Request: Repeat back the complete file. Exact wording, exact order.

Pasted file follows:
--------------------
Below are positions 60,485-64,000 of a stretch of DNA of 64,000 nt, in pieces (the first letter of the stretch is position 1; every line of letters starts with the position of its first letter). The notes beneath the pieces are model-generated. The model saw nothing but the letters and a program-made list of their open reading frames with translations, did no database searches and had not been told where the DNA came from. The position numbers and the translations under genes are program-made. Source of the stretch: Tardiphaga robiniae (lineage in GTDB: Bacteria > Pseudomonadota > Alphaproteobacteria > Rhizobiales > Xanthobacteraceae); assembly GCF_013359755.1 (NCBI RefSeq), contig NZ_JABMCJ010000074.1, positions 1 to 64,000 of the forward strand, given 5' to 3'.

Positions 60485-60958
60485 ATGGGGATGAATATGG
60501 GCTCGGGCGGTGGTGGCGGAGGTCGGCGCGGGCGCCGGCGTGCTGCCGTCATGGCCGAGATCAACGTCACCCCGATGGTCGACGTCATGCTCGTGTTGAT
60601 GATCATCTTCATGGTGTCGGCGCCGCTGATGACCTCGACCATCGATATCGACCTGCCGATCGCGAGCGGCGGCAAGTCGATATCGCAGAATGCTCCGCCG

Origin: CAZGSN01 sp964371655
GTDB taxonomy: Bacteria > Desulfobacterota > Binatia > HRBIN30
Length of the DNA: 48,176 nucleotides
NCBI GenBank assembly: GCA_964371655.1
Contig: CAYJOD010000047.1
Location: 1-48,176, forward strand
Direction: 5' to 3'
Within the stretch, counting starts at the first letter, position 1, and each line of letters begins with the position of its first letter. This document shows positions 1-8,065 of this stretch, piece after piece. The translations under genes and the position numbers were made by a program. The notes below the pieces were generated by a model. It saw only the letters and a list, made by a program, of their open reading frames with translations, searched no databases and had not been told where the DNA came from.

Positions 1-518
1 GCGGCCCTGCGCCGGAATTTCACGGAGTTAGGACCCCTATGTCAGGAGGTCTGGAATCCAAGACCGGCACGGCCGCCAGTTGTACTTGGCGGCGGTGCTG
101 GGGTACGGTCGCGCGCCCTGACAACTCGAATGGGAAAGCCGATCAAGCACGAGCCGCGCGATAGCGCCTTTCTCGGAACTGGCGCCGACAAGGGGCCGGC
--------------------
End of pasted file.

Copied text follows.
Below are positions 60,485-64,000 of a stretch of DNA of 64,000 nt, in pieces (the first letter of the stretch is position 1; every line of letters starts with the position of its first letter). The notes beneath the pieces are model-generated. The model saw nothing but the letters and a program-made list of their open reading frames with translations, did no database searches and had not been told where the DNA came from. The position numbers and the translations under genes are program-made. Source of the stretch: Tardiphaga robiniae (lineage in GTDB: Bacteria > Pseudomonadota > Alphaproteobacteria > Rhizobiales > Xanthobacteraceae); assembly GCF_013359755.1 (NCBI RefSeq), contig NZ_JABMCJ010000074.1, positions 1 to 64,000 of the forward strand, given 5' to 3'.

Positions 60485-60958
60485 ATGGGGATGAATATGG
60501 GCTCGGGCGGTGGTGGCGGAGGTCGGCGCGGGCGCCGGCGTGCTGCCGTCATGGCCGAGATCAACGTCACCCCGATGGTCGACGTCATGCTCGTGTTGAT
60601 GATCATCTTCATGGTGTCGGCGCCGCTGATGACCTCGACCATCGATATCGACCTGCCGATCGCGAGCGGCGGCAAGTCGATATCGCAGAATGCTCCGCCG

Origin: CAZGSN01 sp964371655
GTDB taxonomy: Bacteria > Desulfobacterota > Binatia > HRBIN30
Length of the DNA: 48,176 nucleotides
NCBI GenBank assembly: GCA_964371655.1
Contig: CAYJOD010000047.1
Location: 1-48,176, forward strand
Direction: 5' to 3'
Within the stretch, counting starts at the first letter, position 1, and each line of letters begins with the position of its first letter. This document shows positions 1-8,065 of this stretch, piece after piece. The translations under genes and the position numbers were made by a program. The notes below the pieces were generated by a model. It saw only the letters and a list, made by a program, of their open reading frames with translations, searched no databases and had not been told where the DNA came from.

Positions 1-518
1 GCGGCCCTGCGCCGGAATTTCACGGAGTTAGGACCCCTATGTCAGGAGGTCTGGAATCCAAGACCGGCACGGCCGCCAGTTGTACTTGGCGGCGGTGCTG
101 GGGTACGGTCGCGCGCCCTGACAACTCGAATGGGAAAGCCGATCAAGCACGAGCCGCGCGATAGCGCCTTTCTCGGAACTGGCGCCGACAAGGGGCCGGC